Email

Overview

The Email provider uses email to send "magic links" that can be used to sign in, you will likely have seen these if you have used services like Slack before.

Adding support for signing in via email in addition to one or more OAuth services provides a way for users to sign in if they lose access to their OAuth account (e.g. if it is locked or deleted).

The Email provider can be used in conjunction with (or instead of) one or more OAuth providers.

How it works

On initial sign in, a Verification Token is sent to the email address provided. By default this token is valid for 24 hours. If the Verification Token is used with that time (i.e. by clicking on the link in the email) an account is created for the user and they are signed in.

If someone provides the email address of an existing account when signing in, an email is sent and they are signed into the account associated with that email address when they follow the link in the email.

tip

The Email Provider can be used with both JSON Web Tokens and database sessions, but you must configure a database to use it. It is not possible to enable email sign in without using a database.

Configuration

  1. You will need an SMTP account; ideally for one of the services known to work with nodemailer.

  2. There are two ways to configure the SMTP server connection.

    You can either use a connection string or a nodemailer configuration object.

    2.1 Using a connection string

    Create an .env file to the root of your project and add the connection string and email address.

    .env
    EMAIL_SERVER=smtp://username:password@smtp.example.com:587
    EMAIL_FROM=noreply@example.com

    Now you can add the email provider like this:

    pages/api/auth/[...nextauth].js
    providers: [
    Providers.Email({
    server: process.env.EMAIL_SERVER,
    from: process.env.EMAIL_FROM
    }),
    ],

    2.2 Using a configuration object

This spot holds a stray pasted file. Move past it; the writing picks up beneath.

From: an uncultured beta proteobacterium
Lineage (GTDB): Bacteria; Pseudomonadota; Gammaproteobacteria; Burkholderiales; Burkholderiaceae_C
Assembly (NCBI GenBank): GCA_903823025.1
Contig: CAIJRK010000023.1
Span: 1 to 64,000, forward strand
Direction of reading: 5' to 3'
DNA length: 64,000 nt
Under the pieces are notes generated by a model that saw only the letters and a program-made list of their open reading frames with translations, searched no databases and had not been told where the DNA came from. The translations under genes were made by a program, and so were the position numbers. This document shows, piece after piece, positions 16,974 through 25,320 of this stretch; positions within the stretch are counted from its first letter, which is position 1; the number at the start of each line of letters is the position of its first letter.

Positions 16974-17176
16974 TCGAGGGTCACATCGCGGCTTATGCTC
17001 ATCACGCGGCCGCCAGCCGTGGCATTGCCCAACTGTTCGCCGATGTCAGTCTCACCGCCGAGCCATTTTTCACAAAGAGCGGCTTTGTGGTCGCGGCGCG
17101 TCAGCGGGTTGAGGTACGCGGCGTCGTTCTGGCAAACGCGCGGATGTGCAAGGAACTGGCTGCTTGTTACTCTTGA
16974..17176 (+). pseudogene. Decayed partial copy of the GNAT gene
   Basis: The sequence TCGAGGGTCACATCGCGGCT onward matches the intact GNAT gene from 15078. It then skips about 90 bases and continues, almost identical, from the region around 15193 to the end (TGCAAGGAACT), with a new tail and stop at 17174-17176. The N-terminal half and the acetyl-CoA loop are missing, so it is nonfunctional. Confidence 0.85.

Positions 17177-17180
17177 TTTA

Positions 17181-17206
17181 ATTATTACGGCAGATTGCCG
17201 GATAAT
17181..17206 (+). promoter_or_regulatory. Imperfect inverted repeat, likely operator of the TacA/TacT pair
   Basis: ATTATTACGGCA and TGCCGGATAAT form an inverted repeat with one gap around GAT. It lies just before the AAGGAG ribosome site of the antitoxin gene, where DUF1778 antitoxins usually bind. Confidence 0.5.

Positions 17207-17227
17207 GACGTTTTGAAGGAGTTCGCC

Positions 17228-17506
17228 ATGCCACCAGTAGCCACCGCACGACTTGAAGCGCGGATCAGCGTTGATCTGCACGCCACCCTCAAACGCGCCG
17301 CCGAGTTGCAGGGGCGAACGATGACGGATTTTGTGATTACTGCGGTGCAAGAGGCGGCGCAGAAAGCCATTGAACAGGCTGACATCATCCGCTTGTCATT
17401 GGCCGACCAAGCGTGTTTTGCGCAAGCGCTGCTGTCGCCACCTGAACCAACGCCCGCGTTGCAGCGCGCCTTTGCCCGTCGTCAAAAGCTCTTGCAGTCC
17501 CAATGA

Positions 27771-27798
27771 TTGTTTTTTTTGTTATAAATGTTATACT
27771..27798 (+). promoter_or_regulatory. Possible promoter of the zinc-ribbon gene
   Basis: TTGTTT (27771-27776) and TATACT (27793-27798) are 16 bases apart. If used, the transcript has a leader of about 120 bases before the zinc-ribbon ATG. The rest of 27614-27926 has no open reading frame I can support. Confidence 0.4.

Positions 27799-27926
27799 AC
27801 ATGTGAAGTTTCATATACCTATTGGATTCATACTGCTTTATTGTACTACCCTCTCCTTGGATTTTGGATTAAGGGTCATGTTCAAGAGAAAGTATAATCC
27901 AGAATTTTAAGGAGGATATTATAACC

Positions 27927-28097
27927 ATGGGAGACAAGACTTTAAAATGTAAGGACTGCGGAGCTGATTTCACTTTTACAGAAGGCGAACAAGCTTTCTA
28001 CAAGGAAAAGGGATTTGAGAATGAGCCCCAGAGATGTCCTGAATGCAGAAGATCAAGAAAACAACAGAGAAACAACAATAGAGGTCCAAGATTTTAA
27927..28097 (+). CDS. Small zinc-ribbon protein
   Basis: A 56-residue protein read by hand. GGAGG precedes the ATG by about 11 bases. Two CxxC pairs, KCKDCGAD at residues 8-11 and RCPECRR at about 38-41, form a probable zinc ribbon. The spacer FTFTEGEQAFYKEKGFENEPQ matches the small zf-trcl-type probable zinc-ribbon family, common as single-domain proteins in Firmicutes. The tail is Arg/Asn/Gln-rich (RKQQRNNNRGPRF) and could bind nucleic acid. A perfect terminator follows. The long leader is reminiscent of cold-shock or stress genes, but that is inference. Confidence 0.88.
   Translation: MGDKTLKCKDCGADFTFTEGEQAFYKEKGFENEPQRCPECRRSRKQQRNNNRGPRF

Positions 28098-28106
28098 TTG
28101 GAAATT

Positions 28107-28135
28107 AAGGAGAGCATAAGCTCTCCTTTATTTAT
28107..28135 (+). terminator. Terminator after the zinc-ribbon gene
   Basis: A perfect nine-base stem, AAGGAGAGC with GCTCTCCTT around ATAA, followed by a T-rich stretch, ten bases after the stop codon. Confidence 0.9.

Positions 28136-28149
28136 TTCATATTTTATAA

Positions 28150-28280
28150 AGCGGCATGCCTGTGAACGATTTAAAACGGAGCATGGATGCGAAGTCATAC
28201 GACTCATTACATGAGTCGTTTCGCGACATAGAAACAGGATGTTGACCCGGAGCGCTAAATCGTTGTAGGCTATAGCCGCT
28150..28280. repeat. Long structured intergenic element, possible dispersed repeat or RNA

In your .env file in the root of your project simply add the configuration object options individually:

    .env
    EMAIL_SERVER_USER=username
    EMAIL_SERVER_PASSWORD=password
    EMAIL_SERVER_HOST=smtp.example.com
    EMAIL_SERVER_PORT=587
    EMAIL_FROM=noreply@example.com

    Now you can add the provider settings to the NextAuth options object in the Email Provider.

    pages/api/auth/[...nextauth].js
    providers: [
    Providers.Email({
    server: {
    host: process.env.EMAIL_SERVER_HOST,
    port: process.env.EMAIL_SERVER_PORT,
    auth: {
    user: process.env.EMAIL_SERVER_USER,
    pass: process.env.EMAIL_SERVER_PASSWORD
    }
    },
    from: process.env.EMAIL_FROM
    }),
    ],
  3. You can now sign in with an email address at /api/auth/signin.

    An account will not be created for the user until the first time they verify their email address. If an email address already associated with an account, the user will be signed in to that account when they use the link in the email.

Customising emails

You can fully customise the sign in email that is sent by passing a custom function as the sendVerificationRequest option to Providers.Email().

e.g.

pages/api/auth/[...nextauth].js
providers: [
Providers.Email({
server: process.env.EMAIL_SERVER,
from: process.env.EMAIL_FROM,